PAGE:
Gaming Is Good for Your Brain, Study Says
Has your mother ever told you that video games are bad for you? She's lying.
The results of a study released Monday says otherwise. Standford University researchers discovered that a video game used in the study triggered circuits in the brain that involved positive motivation, a news release said.
The key to achieving this involves "active participation," but seeing and hearing the same information, however, did not impact circuits connected to positive motivation, the study says.
Steve Cole, one of the researchers and a professor of medicine at the UCLA, said active involvement in video games sends positive motivation through the brain.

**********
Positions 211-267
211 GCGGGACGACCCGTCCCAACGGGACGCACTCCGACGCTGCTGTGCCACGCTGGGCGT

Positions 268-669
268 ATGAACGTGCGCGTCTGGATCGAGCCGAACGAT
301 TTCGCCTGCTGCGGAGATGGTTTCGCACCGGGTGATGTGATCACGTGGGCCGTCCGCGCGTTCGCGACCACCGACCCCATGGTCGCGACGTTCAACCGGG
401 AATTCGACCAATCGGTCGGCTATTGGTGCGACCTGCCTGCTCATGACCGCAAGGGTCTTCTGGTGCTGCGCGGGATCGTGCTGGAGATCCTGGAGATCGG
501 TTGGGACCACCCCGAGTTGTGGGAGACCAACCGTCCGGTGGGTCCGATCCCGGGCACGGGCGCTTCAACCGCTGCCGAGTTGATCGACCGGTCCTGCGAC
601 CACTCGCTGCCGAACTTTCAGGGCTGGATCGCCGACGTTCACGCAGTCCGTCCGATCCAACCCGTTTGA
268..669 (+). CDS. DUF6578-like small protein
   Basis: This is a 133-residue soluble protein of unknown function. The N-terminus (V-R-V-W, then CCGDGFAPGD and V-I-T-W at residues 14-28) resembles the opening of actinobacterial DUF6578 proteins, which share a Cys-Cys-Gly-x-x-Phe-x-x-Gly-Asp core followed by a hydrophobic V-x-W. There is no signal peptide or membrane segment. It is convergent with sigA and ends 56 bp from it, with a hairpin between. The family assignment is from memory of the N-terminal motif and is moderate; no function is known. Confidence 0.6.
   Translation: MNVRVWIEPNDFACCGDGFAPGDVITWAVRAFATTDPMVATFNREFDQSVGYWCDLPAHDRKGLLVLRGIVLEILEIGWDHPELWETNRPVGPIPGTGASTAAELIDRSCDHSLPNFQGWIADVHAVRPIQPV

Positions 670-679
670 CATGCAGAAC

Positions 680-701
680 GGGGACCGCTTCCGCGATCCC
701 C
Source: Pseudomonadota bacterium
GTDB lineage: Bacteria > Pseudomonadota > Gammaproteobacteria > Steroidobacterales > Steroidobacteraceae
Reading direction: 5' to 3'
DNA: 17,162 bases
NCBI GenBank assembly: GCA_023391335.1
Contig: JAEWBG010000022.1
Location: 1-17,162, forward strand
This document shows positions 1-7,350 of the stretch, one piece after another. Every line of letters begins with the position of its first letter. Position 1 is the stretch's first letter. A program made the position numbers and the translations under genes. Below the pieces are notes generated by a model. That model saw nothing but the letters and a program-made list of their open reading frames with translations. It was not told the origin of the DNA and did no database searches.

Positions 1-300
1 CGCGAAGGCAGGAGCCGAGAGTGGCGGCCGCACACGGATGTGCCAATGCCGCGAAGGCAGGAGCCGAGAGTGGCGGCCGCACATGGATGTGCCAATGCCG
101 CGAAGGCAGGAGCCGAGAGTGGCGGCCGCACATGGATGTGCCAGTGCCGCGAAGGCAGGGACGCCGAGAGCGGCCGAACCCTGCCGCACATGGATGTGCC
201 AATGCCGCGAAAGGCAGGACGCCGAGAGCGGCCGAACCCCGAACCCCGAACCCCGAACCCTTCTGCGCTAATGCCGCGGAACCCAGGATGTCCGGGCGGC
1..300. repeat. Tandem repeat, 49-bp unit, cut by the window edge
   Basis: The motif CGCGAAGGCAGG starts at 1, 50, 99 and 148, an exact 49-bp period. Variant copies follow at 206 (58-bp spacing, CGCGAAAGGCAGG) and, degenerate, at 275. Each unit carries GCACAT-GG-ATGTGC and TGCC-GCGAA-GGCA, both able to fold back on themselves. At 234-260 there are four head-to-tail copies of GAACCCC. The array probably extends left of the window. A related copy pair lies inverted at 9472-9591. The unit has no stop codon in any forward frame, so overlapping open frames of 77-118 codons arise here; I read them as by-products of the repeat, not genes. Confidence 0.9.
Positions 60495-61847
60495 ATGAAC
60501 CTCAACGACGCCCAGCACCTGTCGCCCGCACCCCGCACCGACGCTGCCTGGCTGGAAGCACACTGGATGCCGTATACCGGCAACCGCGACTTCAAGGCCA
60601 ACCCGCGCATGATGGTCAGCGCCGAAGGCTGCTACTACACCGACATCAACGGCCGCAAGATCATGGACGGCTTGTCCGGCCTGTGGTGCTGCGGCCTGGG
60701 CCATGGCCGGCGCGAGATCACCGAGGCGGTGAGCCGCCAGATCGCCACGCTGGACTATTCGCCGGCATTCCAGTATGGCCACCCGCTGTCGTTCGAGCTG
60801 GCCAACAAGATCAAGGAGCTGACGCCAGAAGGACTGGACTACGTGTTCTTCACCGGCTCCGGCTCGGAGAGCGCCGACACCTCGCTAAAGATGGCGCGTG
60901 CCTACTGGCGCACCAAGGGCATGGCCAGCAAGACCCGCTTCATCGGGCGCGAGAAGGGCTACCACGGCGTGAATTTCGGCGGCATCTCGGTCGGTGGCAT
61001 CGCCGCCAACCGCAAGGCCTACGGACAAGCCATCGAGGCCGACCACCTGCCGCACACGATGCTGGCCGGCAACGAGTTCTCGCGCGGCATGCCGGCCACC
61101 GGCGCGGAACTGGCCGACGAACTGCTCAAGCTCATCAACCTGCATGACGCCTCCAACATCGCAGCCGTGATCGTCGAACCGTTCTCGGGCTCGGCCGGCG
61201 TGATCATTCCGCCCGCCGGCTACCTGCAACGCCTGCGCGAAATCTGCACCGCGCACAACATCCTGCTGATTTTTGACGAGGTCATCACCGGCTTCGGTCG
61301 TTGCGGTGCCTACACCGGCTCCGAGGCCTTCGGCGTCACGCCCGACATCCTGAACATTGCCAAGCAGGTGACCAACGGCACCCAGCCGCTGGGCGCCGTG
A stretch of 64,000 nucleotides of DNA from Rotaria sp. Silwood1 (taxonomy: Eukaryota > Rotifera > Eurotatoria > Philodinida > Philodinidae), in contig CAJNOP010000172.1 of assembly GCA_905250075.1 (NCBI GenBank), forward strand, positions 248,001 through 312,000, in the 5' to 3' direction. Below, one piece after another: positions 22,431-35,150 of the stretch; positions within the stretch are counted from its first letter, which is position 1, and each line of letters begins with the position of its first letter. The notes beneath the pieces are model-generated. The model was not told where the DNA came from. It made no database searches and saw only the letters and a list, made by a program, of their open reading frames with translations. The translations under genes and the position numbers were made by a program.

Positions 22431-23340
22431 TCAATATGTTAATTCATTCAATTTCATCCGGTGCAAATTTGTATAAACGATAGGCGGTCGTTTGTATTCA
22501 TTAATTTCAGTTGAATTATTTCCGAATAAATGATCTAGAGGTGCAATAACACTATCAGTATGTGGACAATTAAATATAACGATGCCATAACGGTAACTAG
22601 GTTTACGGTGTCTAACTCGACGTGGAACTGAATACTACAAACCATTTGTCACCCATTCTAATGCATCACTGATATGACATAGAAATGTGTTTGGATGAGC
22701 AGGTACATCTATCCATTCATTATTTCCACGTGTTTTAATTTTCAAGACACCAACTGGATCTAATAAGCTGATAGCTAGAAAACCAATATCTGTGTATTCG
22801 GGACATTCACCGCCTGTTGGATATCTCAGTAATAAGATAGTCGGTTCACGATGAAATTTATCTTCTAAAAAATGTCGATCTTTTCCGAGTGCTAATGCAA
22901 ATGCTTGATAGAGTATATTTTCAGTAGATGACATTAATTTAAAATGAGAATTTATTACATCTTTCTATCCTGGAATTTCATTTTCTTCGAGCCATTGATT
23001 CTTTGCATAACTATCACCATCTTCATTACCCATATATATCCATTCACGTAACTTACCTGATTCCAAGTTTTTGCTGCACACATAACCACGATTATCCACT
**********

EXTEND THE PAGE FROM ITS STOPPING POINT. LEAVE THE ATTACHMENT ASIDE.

"This study helps refine our 'recipe for success' in harnessing the power of play in the service of health," Cole said.
The study compared brain scans in 57 people who were randomly assigned to play the game or to watch the same recorded game play.
The participants played Re-Mission, a game originally designed for young adults with cancer. In the game, users control a robot that fights bacterial infections and destroys cancer cells.
The results of this study will be used to help develop a new Re-Mission game for young cancer patients.